About Routine and the Commitment to Write

When I started blogging I pondered the frequency of my postings. At the time, many of the subjects I wanted to address were clearly formulated in my mind, and several prospective blogs were already written in draft form in my journal. I never thought I might exhaust my bag of ideas, and stare helplessly at a blank screen.

The question of frequency appeared theoretical, strategic. What do experts advise? What frequency is ideal to establish a rhythm and attract readership? Maximize it? How does one switch from one subject to the next without coming across as disorganized and haphazard, and how to put emphasis on what really interests me, which is literature? How to interact with those who share my passion?

I settled on publishing once a week, every Monday at 8 AM, EST (even the day of the week and the time of the posting were debated, some of my friends arguing that most people read blogs over the weekend); but I stuck to Mondays and for fourteen months (fifty-eight weeks) I kept my commitment.

As I blogged, I learned a few tricks of the trade: the optimum length of the piece, the clarity of the message, the catch in the title and opening paragraph, the value of humor, the value of pictures (my wife, an avid photographer, helped a lot). I learned that few people are interested in reading short stories, and most want simple, relevant commentary that is personal and authentic. With a few exceptions, I steered clear of politics.

Time flew. A year went by, and then two more months, and my bag of ideas grew emptier. Last week I took a break. It was my first, and I had a good excuse. It was Christmas week and my family was in town. They stayed in my house, my children and grandchildren. We played games. We had guests. We celebrated, and drank. I couldn’t have stepped away and locked myself in my study to write for a few hours. My mind was on other things. So I paused. I stayed happy and busy. And yet, it felt strange. I thought about the blog almost every day, when I went to bed, when I woke up, and on my multiple trips to the supermarket.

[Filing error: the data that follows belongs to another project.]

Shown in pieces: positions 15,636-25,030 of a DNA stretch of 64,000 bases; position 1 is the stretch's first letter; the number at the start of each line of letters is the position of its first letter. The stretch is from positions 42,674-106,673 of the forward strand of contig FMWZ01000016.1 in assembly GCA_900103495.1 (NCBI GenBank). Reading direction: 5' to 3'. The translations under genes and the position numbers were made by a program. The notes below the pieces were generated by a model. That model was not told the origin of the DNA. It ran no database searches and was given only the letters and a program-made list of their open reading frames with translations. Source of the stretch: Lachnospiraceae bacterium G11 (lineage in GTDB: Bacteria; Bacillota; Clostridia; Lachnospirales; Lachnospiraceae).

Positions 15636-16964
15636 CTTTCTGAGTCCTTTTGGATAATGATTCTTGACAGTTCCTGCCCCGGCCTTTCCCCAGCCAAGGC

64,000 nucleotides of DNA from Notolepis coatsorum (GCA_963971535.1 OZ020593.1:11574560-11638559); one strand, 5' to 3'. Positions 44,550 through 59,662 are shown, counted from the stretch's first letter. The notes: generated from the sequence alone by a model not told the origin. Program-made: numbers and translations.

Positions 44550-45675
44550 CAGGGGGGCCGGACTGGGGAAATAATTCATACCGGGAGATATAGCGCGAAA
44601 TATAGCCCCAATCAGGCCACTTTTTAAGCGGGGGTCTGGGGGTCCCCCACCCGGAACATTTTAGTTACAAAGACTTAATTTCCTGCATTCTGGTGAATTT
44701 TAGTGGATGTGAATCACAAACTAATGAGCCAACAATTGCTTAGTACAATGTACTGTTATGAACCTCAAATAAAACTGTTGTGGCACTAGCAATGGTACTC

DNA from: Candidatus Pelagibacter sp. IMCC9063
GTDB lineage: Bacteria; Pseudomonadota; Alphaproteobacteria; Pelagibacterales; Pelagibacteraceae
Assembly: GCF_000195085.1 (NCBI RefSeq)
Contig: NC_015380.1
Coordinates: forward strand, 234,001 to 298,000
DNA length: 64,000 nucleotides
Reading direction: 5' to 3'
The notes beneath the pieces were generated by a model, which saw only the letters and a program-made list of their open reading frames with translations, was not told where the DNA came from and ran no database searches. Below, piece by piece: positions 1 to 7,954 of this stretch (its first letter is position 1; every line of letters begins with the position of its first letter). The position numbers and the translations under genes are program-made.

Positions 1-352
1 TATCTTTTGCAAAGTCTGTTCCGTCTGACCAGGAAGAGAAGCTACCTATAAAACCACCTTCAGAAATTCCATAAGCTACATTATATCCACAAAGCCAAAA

I didn’t share my feelings with anybody. Why would I? In fact, nothing happened. I had no obligation, no contract, no money coming in, and no newspaper or TV show depending on me to complain about my inaction. One reader, only one of my followers asked me what was the matter. The others didn’t appear to notice. I guess most people don’t read blogs on Christmas Day.

On the other hand, — and I don’t want to be tragic here, or trivial — it felt like an empty seat at our table, a dear guest who did not show up. It was the promise I had made to myself that I had broken. Temporarily and deliberately, indeed, but still, it did matter. Fulfilling it was a matter of pride, as well as an illusion of permanence, and of a self-imposed rhythm. Did I run out of time, or ideas? Where was my strength? My imagination? I could have written the blog ahead of time, planned better for the hectic holidays. How do other people succeed in writing regularly for long periods of time (the late night comics, the journalists, or Andy Rooney)?

I write the blog because I love doing it. It is a marketing tool, for sure, but the marketing is secondary. What I like is uncovering a topic of my choosing, writing to a deadline within a certain structure, and receiving feedback. This helps me. This fulfills me as a writer. And what kind of a writer would I be, if I couldn’t come up with something great when I have nothing to start from but a random idea?

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Under the pen name Tudor Alexander I have written and published five novels and one collection of short stories. Please visit www.tudoralexander.com.